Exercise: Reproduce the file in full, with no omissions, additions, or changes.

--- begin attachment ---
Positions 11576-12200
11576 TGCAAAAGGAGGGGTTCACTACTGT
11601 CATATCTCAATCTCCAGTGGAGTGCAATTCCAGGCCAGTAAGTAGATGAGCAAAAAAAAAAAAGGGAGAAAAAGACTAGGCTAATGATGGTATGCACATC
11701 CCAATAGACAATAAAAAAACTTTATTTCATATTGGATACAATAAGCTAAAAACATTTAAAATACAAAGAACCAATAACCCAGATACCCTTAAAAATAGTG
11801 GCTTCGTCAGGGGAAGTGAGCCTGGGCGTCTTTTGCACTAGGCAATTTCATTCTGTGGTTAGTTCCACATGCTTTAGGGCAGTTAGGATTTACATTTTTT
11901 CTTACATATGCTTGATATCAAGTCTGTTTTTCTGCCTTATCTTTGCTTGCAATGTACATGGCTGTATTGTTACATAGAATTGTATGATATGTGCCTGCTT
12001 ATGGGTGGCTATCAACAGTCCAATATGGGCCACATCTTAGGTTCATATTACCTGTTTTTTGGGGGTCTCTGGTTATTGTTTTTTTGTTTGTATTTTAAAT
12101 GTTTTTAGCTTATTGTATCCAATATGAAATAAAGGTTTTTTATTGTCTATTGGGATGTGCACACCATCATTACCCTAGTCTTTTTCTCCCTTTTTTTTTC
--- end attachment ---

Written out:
Positions 11576-12200
11576 TGCAAAAGGAGGGGTTCACTACTGT
11601 CATATCTCAATCTCCAGTGGAGTGCAATTCCAGGCCAGTAAGTAGATGAGCAAAAAAAAAAAAGGGAGAAAAAGACTAGGCTAATGATGGTATGCACATC
11701 CCAATAGACAATAAAAAAACTTTATTTCATATTGGATACAATAAGCTAAAAACATTTAAAATACAAAGAACCAATAACCCAGATACCCTTAAAAATAGTG
11801 GCTTCGTCAGGGGAAGTGAGCCTGGGCGTCTTTTGCACTAGGCAATTTCATTCTGTGGTTAGTTCCACATGCTTTAGGGCAGTTAGGATTTACATTTTTT
11901 CTTACATATGCTTGATATCAAGTCTGTTTTTCTGCCTTATCTTTGCTTGCAATGTACATGGCTGTATTGTTACATAGAATTGTATGATATGTGCCTGCTT
12001 ATGGGTGGCTATCAACAGTCCAATATGGGCCACATCTTAGGTTCATATTACCTGTTTTTTGGGGGTCTCTGGTTATTGTTTTTTTGTTTGTATTTTAAAT
12101 GTTTTTAGCTTATTGTATCCAATATGAAATAAAGGTTTTTTATTGTCTATTGGGATGTGCACACCATCATTACCCTAGTCTTTTTCTCCCTTTTTTTTTC